This article provides titles and direct links to 5 brain-training apps (Lumosity, Mind Games, Critical Thinking University Think-O-Meter, Brain Trainer Special & Fit Brains Trainer).

More Brain-Training Sources & Resources

Tips and Strategies to Improve Executive Function Skills and Working Memory
from Brain Balance Achievement Centers
This article provides excellent ideas to promote and improve executive functioning skills.

Improving Executive Function: Teaching Challenges and Opportunities
by Judy Willis, M.D. (via
In this article, Dr. Judy Willis, a neurologist, explains executive functions, the tools the brain needs and uses to organize, connect, and prioritize information and tasks, solve problems and much more.

Games & Strategies to Improve Executive Functions
from Help for Struggling Readers blog
This is an earlier article from our blog (July 2013) with additional brain-training resources.

Games and Apps for Improving Executive Functions in Children with ADHD
by Randy Kuhlman, PhD
This SlideShare presentation from the CHADD 2013 Annual International Conference on ADHD provides good information on how games and apps can support, practice and help acquire executive functions.

For more information on customizable reading tools to improve focus and attention, please visit: Tools for struggling readers of all ages! Info & support for struggling readers

Image courtesy of:
Brennan Innovators, LLC at

Monday, September 15, 2014

BEST Resources for Dyslexia

Dyslexia can affect children and adults of all levels of intelligence and ability. However, very often, individuals with dyslexia possess an above-average intellectual level.

It is important to address the unique symptoms of dyslexia as well as accommodate individual learning challenges so that the persons affected can progress in the classroom, in the workplace and in life. Doing so will enable them to actually reach their potentials. Persons with dyslexia often have exceptional talents and gifts that can positively influence their lives and our world. If we use the right strategies and accommodations to help dyslexics, not only will the 1 in 5 persons affected with dyslexia benefit, but all of society will enjoy the positive results of addressing their learning needs.

Dyslexia Vocabulary & Definitions

Visual dyslexia is the term used for the specific learning disability called visual processing disorder. This form of dyslexia is the result of immature development of not only the eyes, but the entire neurological process that receives and manages information from the eyes to the brain.

A child's eyes that are not fully developed will send incomplete information to the brain. This incomplete information then results in poor comprehension of what the child has read or poor memory of visual information. Sometimes this process results in number and letter reversals as well as the inability to write symbols in the correct sequence. However, this does not always occur. In other words, letter reversals are not an automatic indication of this type of dyslexia, as some may believe.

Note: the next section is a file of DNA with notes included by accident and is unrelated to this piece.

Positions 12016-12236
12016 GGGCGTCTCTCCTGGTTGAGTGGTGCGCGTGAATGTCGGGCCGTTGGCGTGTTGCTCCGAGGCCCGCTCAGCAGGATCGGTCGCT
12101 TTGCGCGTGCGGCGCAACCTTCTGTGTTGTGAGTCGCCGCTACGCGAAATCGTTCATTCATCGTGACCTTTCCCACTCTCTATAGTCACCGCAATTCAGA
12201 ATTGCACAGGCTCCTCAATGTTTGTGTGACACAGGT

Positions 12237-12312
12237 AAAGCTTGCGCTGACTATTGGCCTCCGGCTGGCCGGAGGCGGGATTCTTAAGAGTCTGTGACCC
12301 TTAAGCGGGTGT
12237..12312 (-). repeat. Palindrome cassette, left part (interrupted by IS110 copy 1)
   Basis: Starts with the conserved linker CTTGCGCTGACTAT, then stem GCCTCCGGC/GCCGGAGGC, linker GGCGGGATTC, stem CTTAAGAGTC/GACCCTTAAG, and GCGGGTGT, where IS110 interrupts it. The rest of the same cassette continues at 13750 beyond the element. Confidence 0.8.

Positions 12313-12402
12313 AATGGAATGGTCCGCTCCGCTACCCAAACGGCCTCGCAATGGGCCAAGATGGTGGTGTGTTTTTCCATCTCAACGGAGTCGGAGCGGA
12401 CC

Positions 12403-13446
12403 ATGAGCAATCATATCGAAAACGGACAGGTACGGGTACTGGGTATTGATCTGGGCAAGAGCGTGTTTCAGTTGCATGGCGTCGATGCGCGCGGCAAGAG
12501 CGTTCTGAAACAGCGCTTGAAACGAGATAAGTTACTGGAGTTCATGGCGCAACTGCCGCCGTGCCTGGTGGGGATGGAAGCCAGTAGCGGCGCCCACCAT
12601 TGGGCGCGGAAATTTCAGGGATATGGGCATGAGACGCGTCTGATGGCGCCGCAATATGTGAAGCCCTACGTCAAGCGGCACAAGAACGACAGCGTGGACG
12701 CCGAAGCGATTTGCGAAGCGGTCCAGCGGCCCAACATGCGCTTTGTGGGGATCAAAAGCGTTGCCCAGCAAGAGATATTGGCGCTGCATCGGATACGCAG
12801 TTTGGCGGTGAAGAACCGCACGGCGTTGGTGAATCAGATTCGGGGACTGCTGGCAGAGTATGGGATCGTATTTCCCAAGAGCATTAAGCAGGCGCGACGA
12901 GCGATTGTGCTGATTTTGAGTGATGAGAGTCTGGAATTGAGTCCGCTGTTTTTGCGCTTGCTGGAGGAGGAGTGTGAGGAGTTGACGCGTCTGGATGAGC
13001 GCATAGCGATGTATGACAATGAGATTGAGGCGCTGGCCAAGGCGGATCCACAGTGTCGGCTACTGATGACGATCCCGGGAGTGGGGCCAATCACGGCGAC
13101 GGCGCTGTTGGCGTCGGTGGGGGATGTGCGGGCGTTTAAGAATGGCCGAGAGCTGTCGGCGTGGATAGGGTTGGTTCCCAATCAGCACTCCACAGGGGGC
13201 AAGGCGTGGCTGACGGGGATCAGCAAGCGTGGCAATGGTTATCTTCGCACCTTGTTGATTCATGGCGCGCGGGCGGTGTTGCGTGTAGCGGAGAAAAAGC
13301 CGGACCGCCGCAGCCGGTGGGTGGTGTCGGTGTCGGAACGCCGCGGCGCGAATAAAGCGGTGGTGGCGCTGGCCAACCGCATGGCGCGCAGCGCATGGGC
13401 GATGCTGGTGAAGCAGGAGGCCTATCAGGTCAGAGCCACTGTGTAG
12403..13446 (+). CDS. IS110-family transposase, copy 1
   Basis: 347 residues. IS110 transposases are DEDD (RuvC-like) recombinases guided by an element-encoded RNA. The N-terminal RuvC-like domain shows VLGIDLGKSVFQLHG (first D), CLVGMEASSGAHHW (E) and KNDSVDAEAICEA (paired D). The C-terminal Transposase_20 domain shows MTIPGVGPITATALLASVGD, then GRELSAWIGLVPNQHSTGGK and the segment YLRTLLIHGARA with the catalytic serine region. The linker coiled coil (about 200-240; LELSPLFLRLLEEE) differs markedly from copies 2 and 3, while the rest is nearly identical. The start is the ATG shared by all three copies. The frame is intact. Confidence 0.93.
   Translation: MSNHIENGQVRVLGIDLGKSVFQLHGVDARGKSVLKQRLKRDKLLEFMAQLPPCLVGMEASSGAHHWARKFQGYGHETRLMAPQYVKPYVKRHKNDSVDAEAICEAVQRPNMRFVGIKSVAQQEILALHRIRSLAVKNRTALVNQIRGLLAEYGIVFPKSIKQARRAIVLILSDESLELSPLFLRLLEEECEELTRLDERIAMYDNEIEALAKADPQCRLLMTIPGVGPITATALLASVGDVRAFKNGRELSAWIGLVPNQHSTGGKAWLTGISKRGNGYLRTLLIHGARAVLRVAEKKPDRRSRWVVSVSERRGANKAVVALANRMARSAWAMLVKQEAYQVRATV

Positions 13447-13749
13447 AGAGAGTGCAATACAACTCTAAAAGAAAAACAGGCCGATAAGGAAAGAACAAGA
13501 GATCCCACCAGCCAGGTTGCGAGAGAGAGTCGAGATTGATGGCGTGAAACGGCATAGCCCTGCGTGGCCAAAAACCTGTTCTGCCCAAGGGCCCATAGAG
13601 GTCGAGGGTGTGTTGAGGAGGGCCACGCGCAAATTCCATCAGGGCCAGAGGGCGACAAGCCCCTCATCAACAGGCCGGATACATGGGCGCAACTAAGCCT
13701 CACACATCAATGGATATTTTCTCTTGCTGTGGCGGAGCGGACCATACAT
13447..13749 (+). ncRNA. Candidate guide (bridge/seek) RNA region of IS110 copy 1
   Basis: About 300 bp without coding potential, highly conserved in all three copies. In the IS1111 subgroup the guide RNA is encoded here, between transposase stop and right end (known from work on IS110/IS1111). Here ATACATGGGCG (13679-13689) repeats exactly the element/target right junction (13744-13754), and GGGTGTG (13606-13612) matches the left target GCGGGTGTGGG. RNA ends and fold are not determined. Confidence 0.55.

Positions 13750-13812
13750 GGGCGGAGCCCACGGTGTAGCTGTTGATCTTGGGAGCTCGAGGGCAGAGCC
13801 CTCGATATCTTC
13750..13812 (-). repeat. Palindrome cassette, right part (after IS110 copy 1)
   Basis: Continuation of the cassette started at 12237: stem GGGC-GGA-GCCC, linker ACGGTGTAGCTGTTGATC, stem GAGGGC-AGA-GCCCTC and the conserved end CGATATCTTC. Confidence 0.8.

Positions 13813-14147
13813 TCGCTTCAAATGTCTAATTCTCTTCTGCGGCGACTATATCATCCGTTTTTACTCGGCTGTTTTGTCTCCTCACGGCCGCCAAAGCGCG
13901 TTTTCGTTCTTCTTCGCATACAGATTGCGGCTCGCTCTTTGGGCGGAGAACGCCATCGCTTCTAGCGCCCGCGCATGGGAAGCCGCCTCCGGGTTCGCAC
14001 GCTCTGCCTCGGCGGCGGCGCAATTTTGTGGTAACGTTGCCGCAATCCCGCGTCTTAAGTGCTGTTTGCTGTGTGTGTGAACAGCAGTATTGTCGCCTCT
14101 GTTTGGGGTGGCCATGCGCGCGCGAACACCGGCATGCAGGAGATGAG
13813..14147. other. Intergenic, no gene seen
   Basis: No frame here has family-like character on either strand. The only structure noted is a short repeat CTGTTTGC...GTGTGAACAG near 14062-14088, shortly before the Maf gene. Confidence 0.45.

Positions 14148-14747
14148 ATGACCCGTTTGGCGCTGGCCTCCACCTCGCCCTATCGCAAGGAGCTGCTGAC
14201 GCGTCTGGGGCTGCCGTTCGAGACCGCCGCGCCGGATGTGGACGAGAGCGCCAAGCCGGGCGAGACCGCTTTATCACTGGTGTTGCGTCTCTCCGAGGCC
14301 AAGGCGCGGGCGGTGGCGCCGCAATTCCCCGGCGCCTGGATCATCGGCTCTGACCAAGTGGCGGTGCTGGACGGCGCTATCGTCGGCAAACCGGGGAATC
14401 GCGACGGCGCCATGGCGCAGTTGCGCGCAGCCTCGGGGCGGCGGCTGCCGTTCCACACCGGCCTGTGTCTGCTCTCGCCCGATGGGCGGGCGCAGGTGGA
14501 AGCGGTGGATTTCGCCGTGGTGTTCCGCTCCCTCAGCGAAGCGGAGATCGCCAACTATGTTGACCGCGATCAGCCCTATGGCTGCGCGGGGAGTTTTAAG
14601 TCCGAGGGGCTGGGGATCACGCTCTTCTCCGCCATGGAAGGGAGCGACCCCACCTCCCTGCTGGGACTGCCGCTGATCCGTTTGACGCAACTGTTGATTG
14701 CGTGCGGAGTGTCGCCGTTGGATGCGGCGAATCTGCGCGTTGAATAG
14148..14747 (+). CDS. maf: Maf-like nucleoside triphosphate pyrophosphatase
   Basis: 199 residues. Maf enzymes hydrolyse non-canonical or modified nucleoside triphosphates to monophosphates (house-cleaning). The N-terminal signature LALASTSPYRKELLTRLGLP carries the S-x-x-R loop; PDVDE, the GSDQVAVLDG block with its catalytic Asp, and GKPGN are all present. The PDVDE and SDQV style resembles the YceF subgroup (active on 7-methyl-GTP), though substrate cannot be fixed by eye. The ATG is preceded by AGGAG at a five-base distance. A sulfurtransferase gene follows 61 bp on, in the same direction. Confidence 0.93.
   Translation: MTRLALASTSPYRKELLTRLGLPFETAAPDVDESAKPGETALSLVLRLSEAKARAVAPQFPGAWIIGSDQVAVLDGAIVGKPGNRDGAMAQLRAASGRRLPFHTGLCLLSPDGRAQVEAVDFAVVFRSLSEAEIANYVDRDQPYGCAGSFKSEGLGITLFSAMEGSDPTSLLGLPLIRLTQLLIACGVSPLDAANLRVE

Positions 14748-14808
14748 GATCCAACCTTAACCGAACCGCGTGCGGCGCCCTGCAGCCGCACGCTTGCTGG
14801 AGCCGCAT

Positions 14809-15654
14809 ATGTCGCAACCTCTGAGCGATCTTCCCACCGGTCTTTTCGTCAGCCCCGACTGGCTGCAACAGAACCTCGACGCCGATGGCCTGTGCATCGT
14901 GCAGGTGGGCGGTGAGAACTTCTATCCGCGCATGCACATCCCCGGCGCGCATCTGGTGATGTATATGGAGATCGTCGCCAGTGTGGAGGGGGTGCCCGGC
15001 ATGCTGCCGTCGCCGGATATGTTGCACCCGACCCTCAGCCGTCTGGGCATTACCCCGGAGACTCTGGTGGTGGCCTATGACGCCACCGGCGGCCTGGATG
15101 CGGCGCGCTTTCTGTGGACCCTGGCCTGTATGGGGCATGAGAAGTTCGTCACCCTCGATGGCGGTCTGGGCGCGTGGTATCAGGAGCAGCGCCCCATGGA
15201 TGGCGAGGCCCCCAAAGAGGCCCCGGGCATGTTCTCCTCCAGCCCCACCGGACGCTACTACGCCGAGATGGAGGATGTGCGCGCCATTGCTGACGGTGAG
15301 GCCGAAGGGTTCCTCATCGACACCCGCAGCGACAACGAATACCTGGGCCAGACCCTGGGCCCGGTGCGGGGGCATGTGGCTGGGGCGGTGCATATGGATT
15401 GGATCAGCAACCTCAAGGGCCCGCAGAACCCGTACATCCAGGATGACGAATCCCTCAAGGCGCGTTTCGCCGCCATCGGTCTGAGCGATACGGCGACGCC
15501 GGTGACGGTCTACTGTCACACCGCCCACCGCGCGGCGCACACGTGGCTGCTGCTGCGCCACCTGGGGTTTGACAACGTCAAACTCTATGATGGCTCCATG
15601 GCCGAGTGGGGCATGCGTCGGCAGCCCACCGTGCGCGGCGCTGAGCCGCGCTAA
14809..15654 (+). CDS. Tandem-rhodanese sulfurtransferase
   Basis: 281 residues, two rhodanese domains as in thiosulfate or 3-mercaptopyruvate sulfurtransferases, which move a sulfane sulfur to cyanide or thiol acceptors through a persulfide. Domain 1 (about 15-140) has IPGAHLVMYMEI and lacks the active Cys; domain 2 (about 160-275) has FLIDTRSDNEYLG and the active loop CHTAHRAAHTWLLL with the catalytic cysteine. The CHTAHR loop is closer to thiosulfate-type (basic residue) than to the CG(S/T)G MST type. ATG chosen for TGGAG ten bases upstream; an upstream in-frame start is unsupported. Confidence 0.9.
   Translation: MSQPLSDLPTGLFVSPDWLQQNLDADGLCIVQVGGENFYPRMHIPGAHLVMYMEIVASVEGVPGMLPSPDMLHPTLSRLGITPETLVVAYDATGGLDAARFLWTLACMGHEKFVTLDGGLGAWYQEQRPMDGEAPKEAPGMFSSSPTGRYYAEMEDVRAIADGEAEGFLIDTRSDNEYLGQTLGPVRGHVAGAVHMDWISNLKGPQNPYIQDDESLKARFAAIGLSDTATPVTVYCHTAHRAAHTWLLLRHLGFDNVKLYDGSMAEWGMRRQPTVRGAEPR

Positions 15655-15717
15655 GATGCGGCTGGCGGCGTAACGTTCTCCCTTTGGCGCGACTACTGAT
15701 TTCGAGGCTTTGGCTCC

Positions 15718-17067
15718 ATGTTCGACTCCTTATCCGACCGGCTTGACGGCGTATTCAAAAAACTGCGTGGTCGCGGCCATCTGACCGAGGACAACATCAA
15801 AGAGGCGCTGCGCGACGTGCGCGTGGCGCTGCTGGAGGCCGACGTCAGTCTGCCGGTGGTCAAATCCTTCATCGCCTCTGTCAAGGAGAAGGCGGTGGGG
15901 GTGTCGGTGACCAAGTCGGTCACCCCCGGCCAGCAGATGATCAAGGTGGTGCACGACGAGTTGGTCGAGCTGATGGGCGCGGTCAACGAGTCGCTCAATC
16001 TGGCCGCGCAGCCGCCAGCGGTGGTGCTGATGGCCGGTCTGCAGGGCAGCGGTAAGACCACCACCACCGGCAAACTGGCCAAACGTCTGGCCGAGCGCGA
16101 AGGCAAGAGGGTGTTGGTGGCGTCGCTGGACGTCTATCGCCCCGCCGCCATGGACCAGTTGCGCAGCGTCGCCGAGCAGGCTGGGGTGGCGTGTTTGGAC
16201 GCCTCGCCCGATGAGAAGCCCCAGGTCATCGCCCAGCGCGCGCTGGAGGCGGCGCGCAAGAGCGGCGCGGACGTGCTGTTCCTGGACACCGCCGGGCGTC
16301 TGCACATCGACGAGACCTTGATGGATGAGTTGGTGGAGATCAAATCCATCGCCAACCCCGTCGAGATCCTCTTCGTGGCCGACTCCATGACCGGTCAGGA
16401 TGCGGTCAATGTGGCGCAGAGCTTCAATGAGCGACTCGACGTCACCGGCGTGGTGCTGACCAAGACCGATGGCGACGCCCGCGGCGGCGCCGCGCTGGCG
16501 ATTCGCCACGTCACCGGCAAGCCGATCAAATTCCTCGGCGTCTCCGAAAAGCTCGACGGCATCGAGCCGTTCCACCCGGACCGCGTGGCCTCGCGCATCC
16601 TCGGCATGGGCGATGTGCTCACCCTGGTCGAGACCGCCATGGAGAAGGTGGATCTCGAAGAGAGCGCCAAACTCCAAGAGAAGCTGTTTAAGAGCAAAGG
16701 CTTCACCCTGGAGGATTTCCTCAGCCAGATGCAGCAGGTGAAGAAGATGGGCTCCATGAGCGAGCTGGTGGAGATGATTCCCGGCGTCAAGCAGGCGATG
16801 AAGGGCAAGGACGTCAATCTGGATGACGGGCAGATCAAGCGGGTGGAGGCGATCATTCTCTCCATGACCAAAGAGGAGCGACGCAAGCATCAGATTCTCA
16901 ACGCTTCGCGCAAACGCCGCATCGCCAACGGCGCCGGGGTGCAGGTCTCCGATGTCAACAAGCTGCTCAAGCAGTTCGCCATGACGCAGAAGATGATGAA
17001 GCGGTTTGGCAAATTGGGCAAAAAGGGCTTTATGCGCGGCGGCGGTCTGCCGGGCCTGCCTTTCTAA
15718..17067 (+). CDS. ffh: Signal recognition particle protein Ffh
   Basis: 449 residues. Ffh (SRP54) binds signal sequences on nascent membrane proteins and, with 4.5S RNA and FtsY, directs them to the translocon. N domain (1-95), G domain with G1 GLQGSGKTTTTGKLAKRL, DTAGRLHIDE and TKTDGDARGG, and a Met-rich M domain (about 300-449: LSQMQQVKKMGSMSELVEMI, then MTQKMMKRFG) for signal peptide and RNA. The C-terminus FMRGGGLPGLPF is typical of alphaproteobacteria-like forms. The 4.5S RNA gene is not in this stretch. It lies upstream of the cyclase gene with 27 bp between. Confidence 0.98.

Phonological (auditory) dyslexia is the specific learning disability involving poor auditory processing. The more severe condition is called Auditory Processing Disorder (OPD). This form of dyslexia involves difficulty with sounds of letters or groups of letters. With this form of dyslexia, sounds are usually perceived as jumbled or not heard correctly.

Dyspraxia refers to the learning disability term sensor-motor integration. It is a widely pervasive motor condition characterized by impairment or immaturity of the organization of movement with associated problems of language, perception and thought. Typically, the child affected by dyspraxia may appear clumsy with poor coordination.

This learning challenge called dyspraxia is separated into several groups. True dyspraxia is a lifelong condition that, to some degree, can respond to consistent, early and structured intervention. Developmental dyspraxia reflects neurological immaturity. It is evidence of a delay rather than a deficit that can be resolved over time with appropriate treatment. However, only time will determine the difference.

Verbal praxis refers to the weaknesses observed in the mechanisms of speech production which can cause articulation to be impaired and expressive language to be inhibited. Speech production and articulation are not considered learning disabilities but should certainly be addressed by a speech and language therapist.